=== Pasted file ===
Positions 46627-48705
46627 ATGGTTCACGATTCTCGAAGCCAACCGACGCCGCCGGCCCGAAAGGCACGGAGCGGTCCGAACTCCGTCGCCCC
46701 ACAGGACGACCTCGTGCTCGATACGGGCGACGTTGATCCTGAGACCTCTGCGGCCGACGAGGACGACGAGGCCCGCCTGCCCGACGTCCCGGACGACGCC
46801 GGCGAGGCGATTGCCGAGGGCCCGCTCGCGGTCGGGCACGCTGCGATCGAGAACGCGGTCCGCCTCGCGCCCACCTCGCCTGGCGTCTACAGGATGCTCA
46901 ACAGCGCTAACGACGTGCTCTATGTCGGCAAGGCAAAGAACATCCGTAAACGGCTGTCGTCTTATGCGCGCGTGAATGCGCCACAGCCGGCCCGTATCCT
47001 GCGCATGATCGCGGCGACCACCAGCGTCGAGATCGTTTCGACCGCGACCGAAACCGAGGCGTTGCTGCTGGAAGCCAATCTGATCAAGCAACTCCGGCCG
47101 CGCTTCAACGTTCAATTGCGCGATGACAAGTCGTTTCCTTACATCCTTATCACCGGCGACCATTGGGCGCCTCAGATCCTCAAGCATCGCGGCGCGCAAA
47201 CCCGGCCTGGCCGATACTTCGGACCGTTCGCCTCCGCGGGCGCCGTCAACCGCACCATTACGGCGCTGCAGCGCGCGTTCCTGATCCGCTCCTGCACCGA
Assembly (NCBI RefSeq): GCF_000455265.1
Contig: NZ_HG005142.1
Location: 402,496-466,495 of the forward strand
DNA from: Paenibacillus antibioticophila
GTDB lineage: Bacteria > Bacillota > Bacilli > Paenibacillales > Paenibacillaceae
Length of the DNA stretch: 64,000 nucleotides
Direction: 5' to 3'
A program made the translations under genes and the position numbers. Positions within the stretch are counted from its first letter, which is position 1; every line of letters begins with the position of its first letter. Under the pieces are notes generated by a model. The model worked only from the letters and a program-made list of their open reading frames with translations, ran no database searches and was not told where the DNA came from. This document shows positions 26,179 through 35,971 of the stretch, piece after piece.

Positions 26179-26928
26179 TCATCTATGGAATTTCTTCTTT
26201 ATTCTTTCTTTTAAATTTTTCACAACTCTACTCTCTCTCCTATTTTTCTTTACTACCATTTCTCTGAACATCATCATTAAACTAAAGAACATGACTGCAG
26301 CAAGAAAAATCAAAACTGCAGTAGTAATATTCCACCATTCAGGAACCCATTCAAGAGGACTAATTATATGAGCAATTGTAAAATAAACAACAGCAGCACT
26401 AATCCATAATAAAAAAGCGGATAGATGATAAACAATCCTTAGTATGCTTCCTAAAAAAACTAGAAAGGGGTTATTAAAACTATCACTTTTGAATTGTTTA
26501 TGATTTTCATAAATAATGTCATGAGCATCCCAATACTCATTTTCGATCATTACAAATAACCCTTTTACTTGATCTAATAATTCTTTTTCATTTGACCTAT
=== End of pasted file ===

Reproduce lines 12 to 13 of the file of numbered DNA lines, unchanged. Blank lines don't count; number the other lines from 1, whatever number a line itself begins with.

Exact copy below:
DNA from: Paenibacillus antibioticophila
GTDB lineage: Bacteria > Bacillota > Bacilli > Paenibacillales > Paenibacillaceae